In Situ Investigation of Pt–Rh Thermocouple Degradation by P-Bearing Gases

  • Anna NakanoEmail author
  • Jinichiro Nakano
  • James Bennett
Conference paper
Part of the The Minerals, Metals & Materials Series book series (MMMS)


Gases bearing elements such as As, S, and Si are known to degrade Pt and Pt–Rh alloys, leading to thermocouple sensor failure during industrial operations. While the corrosive impact of As, S, and Si gases have been discussed in the literature, the impact of P has not been well studied. P may originate from the carbon feedstock, ores, additives, and refractory bricks used in metallurgical and gasification processes. In this work, gaseous P interactions with Pt–Rh (Rh = 6 and 30 wt%) alloys were isothermally investigated at 1012° C in situ using a customized environmental white light/confocal scanning laser microscope. Changes in microstructure and P-diffusion into the Pt–Rh alloys are discussed based on real-time images recorded during the exposure tests and electron probe microscopy analysis from the quenched samples.


Platinum Rhodium Phosphorous Sensor failure Corrosion Thermocouples 



This work was performed in support of the U.S. Department of Energy’s Fossil Energy Advanced Gasification Program. The research was executed through NETL Research and Innovation Center’s Advanced Gasification effort. Research performed by AECOM Staff was conducted under the RES contract DEFE0004000. The authors acknowledge Prof. J.E. Morral (The Ohio State University) for valuable discussions, Mr. K. Collins (NETL) for SEM-EPMA, and M. Fortner (NETL) for metallography.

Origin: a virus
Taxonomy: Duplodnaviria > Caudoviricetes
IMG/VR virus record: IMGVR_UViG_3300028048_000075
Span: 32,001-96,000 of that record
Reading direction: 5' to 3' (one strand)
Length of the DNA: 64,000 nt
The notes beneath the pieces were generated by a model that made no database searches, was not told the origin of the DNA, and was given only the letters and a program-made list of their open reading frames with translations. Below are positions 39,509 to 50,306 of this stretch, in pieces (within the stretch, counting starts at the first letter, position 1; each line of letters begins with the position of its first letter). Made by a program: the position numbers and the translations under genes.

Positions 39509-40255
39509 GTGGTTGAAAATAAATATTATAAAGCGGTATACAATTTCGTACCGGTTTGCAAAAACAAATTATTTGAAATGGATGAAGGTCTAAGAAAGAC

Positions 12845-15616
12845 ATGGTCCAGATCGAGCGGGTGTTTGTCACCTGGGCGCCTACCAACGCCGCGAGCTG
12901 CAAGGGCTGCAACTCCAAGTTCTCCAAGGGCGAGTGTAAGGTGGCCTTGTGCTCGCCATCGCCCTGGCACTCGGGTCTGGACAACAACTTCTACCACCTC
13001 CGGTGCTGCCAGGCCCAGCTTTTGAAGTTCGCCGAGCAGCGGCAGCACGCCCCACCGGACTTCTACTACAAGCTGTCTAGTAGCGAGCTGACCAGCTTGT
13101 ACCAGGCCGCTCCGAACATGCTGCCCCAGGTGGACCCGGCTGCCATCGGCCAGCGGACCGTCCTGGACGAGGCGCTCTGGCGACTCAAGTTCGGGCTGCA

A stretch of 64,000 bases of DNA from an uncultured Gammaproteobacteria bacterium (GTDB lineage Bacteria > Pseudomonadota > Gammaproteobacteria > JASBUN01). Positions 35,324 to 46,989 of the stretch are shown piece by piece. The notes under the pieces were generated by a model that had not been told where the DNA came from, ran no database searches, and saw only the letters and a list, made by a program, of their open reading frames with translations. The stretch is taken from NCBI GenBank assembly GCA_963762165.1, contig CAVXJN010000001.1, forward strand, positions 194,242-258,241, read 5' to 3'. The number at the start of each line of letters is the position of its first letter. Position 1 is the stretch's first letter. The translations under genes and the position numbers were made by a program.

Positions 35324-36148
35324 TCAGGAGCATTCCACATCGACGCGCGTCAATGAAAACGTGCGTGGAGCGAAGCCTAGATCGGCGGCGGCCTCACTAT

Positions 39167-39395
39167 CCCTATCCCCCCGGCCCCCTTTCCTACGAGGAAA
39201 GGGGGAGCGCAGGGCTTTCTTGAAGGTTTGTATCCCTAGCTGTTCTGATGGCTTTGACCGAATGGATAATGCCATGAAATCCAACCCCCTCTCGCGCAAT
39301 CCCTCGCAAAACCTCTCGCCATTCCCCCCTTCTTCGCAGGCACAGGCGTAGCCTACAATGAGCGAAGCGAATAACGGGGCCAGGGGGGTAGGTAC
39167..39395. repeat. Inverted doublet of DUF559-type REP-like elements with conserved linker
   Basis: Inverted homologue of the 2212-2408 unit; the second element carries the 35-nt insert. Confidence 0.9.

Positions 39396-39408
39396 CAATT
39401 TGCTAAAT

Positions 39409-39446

This project was funded by the Department of Energy, National Energy Technology Laboratory, an agency of the U.S. Government, through a support contract with AECOM. Neither the U.S. Government nor any agency thereof, nor any of their employees, nor AECOM, nor any of their employees, makes any warranty, expressed or implied, or assumes any legal liability or responsibility for the accuracy, completeness, or usefulness of any information, apparatus, product, or process disclosed, or represents that its use would not infringe privately owned rights. Reference herein to any specific commercial product, process, or service by trade name, trademark, manufacturer, or otherwise, does not necessarily constitute or imply its endorsement, recommendation, or favoring by the U.S. Government or any agency thereof. The views and opinions of authors expressed herein do not necessarily state or reflect those of the U.S. Government or any agency thereof.


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Copyright information

© The Minerals, Metals & Materials Society 2019

Authors and Affiliations

  • Anna Nakano
    • 1
    • 2
    Email author
  • Jinichiro Nakano
    • 1
    • 2
  • James Bennett
    • 1
  1. 1.U.S. Department of Energy National Energy Technology LaboratoryAlbanyUSA
  2. 2.AECOMSouth ParkUSA

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